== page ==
From superlobbyist to scapegoat, congressional golden boy to convicted felon: Jack Abramoff has become a genuine Washington Icarus, one potent symbol of modern political corruption. So why can't somebody make a significant film about this capitalistic con man? Alex Gibney's documentary Casino Jack and the United States of Money detailed Abramoff's ascent but never dug into the game he was a pawn in; the film relegated itself to close-but-no-$1,000-cigar status. Now comes George Hickenlooper's biopic-ish take on the man who would be king of the Hill, picking up where Abramoff (Spacey) and partner in crime Michael Scanlon (Pepper) get wind of a business opportunity in Florida. A shady mattress salesman (Lovitz), Greek entrepreneurs and a casino boat enter the mix; newspaper readers know what comes next.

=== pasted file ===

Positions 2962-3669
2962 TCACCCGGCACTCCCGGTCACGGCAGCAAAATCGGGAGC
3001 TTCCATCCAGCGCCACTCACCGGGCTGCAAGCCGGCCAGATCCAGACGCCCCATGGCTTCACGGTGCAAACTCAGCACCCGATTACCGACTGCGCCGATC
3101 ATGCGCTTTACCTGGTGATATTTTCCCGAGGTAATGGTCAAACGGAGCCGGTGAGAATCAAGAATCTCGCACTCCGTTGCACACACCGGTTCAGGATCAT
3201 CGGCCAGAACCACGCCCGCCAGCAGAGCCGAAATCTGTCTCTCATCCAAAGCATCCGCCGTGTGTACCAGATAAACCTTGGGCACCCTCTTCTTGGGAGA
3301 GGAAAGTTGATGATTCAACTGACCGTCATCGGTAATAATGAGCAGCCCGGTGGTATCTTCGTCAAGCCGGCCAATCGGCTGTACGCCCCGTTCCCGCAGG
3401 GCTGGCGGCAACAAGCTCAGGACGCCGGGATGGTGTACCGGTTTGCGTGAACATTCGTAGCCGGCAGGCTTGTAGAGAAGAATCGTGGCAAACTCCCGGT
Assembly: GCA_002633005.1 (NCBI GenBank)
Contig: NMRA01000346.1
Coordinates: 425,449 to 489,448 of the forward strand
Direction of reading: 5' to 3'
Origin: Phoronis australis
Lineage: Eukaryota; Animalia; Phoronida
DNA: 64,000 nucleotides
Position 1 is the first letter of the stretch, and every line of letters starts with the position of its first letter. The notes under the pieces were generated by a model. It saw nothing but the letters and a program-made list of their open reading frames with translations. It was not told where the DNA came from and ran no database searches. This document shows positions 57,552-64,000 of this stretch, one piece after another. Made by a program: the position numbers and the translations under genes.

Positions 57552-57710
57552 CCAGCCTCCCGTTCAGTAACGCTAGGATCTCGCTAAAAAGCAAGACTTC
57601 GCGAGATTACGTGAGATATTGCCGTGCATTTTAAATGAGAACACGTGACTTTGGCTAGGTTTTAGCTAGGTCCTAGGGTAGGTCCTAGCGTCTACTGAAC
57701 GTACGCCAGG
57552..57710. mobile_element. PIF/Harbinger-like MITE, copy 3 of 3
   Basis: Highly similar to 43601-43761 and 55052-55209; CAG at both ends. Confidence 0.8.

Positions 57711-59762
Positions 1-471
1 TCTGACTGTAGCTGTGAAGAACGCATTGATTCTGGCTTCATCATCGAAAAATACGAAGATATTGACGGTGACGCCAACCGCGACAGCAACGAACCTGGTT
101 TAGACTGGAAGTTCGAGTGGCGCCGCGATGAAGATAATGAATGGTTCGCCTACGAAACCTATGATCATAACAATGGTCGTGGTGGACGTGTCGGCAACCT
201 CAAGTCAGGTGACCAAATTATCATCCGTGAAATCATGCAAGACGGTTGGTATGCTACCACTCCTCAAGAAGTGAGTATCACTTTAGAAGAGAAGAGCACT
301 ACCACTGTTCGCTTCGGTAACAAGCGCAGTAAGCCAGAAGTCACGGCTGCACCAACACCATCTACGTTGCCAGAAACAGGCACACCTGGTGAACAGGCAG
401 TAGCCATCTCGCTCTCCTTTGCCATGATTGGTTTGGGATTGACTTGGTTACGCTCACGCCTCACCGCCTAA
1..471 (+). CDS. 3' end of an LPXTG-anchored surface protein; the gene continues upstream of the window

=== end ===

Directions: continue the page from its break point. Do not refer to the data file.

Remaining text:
Cue ring-a-ding Muzak, scenes of Beltway backroom deals and greased palms on golf courses, and satirical jabs too weak to bruise a peach. This is fertile material for a darkly comic indictment. Instead, we get recycled cynicism (politicians are hypocrites! more dirty money, more problems!) and Spacey's gallery of impersonations---W.C. Fields, Stallone, Reagan---in lieu of a flawed, flesh-and-blood human being. A last-minute fantasy of Abramoff telling off his enemies doesn't even register as wish fulfillment; it's just another lame gesture that loudly says nothing we don't already know.
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